Threshold Training in Swimming...for Dummies ;-)

If you resonated with my 'One Pace Pony' article a while back, then you need to read this and take action!


Or if you hit the pool with no plan / are still swimming the same speed despite your best efforts, then read on to learn how to increase your endurance swimming speed with a little basic exercise science and proper coaching....


Your Lactate Threshold is the maximum speed your body can sustain at an aerobic intensity, (not balls out, think a 5k run pace, pretty hard, but doable up to a point).


Threshold Training involves swimming at a pace that will improve your lactate threshold speed, which will result in significant speed increases in distance swimming (400m plus). Remember the best distance athletes are not the fastest, they're the ones with the fastest AVERAGE speed.


For most swimmers training using this method involves more swimming at a slightly lower intensity and less rest between sets (15-30 seconds maximum). The secret to improving your lactate threshold (or Critical Swim Speed / CSS pace, they’re the same thing essentially) is to train at this pace, or just below it (i.e. slightly faster).


Here's the steps to smarter distance training.


1. Find your current CSS pace


After a thorough warm up, swim and time 400m at your best effort. Then take a good 5-10 minute rest and then time your best 200m swim.


For example, Jenny swims her best 400m in a time of 7 minutes and 50 seconds. Her 200m time is 3 minutes 50 seconds. There are online calculators available, or in a simple equation is to half the difference between the two times, making her 'CSS pace' per 100m 2:05. This means to improve her threshold she should swim at this pace +/- 2 seconds per 100m.


We then put this time into a Tempo Trainer, a very handy little gadget that sits in your swim hat and beeps at you so you can gauge your swim speed accurately without stopping to look at your watch mid set.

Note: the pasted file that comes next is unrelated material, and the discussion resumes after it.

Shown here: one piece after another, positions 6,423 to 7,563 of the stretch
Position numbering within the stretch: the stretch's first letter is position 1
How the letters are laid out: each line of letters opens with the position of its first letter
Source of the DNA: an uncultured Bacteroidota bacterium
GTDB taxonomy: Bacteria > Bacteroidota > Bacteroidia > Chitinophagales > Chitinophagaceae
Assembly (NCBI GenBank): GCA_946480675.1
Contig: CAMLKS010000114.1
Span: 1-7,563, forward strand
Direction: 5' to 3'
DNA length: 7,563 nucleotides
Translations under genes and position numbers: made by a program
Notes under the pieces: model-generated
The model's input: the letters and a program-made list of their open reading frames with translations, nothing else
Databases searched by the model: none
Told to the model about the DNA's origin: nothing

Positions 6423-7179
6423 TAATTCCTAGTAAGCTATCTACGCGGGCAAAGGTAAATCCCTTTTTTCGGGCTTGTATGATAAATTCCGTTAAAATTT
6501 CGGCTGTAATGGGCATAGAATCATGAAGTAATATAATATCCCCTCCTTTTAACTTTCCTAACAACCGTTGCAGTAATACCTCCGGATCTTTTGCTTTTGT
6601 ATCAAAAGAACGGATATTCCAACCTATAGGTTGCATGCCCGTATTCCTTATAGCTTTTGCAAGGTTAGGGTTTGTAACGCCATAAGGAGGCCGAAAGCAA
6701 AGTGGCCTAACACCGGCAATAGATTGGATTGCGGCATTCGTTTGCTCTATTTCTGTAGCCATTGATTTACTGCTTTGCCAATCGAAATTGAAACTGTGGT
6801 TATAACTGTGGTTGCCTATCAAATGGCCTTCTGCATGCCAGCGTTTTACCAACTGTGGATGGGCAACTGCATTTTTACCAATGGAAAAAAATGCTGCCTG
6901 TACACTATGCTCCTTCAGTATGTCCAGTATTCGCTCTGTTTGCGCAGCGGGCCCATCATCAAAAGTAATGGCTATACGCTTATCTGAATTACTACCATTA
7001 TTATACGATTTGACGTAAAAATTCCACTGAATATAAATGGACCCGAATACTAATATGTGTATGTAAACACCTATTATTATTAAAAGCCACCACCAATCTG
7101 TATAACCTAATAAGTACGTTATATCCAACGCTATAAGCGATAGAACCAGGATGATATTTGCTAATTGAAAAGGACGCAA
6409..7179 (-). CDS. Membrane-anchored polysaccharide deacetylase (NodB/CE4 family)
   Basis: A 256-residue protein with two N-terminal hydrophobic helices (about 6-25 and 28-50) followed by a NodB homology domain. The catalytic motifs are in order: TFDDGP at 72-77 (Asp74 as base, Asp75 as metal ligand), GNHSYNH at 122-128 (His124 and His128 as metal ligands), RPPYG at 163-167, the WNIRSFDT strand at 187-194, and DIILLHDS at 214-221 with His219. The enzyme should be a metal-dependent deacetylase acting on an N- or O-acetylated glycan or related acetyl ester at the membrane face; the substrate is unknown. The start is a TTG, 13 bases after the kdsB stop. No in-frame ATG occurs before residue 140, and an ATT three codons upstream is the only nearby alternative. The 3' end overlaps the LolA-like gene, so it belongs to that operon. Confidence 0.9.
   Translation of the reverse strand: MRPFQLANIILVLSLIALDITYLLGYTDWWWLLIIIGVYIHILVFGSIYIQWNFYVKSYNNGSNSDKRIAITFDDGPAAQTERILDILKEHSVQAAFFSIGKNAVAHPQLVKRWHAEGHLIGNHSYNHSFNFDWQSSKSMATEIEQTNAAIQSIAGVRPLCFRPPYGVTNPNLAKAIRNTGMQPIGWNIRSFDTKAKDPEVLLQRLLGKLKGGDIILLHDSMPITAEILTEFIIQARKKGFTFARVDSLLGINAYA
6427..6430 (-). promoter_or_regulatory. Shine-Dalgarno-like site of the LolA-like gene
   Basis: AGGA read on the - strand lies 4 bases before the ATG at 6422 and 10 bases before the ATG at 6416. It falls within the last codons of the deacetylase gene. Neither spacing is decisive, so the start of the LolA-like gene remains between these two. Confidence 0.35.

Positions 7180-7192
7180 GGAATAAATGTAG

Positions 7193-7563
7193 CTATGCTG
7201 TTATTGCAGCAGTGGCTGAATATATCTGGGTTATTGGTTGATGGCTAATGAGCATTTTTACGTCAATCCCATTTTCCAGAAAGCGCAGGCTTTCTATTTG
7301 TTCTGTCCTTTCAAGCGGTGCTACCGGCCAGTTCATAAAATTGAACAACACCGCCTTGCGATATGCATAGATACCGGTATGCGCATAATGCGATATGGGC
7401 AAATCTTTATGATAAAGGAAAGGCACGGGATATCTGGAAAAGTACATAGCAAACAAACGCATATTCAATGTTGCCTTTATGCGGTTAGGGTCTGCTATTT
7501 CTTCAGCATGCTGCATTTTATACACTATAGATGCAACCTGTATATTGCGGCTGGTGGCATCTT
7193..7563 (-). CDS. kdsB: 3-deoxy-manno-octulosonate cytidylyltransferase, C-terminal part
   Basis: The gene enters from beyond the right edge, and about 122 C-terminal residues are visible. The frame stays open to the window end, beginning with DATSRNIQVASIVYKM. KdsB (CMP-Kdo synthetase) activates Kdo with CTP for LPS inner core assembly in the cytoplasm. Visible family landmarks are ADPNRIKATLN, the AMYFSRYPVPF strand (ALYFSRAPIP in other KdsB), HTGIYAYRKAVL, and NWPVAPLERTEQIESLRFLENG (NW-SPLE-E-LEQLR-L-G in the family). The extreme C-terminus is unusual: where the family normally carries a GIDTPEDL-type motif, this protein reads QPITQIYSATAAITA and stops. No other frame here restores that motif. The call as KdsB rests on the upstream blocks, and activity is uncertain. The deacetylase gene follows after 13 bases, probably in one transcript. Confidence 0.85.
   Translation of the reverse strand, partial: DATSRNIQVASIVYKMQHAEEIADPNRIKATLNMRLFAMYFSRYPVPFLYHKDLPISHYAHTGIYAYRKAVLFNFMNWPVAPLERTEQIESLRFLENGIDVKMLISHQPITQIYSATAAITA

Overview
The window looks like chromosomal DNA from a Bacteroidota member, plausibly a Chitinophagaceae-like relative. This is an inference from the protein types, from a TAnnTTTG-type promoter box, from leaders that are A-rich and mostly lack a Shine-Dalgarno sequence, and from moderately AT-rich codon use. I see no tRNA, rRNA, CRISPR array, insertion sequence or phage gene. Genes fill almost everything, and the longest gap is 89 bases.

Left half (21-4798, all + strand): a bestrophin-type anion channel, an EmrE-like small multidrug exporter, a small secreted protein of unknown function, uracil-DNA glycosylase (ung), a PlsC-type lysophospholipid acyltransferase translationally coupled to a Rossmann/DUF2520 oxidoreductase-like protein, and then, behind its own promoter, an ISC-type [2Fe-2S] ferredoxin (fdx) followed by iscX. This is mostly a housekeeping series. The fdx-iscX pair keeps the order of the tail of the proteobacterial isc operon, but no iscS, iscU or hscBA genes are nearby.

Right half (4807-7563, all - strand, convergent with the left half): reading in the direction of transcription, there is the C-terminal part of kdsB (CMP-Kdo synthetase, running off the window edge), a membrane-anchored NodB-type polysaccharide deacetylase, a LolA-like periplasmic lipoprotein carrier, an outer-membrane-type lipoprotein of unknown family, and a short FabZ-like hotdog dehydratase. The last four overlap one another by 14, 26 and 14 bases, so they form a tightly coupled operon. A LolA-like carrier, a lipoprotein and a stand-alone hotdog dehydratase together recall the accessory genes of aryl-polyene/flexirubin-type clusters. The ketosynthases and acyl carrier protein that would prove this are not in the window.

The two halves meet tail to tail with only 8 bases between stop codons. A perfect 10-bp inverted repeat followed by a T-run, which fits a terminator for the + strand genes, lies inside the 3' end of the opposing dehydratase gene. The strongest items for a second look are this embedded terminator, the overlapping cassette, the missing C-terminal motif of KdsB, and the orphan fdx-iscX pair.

It can be difficult to swim at your threshold pace consistently, many swimmers set off too quickly and then blow up, or don’t swim fast enough. For this reason, you set the Tempo Trainer Pro to beep at certain intervals.


2. Configure the tempo trainer


There are three settings with differ in beep frequency:


  • Mode 3: Stroke Rate mode, more on that in another post soon!

  • In Mode 2 you can set it to beep at larger intervals, such as every 2:05

  • Mode 1 is our preferred interval, beeps in shorter intervals such as every 25m, much easier to pace yourself with!


To use mode 1, you need to work out the time between each beep. This is where it gets a little technical. On a pace of 2:05 every 100m, to beep every time your turn at 25m you set it to beep every 31.25 seconds (the tempo trainer works to two decimal places), since 25m is a quarter of 100m. If you're training in a 20m pool simply divide by 5.


3. Training at CSS pace


An example taster set is the Goldilocks set, which combines 100m with slightly longer distances to help you gauge your ability to sustain this pace:


All freestyle full stroke, with a one beep rest interval (RI).


Get ready to set off on the next beep after you finish the set, i.e. after 31.25 seconds in this example, or your own 25m time interval from your own CSS pace. If you’re really struggling to catch your breath in this period, take an additional beeps rest, but bear in mind that slightly defeats the object of threshold training and you may just need to get used to swimming slightly harder to improve your fitness!


It might feel too easy at the beginning leaving you feeling tempted to put up the pace, but stick with it. See if you feel the same after the 400m at the end and sticking to 1 beep rests!


Baby Bear

1 x 100m RI 1 beep

1 x 200m RI 1 beep


Mummy Bear

2 x 100m RI 1 beep

1 x 300m RI 1 beep


Daddy Bear

3 x 100m RI 1 beep

1 x 400m RI 1 beep


Confused? Come and try our Threshold Training Session every Thursday evening starting on Thursday 3rd March!



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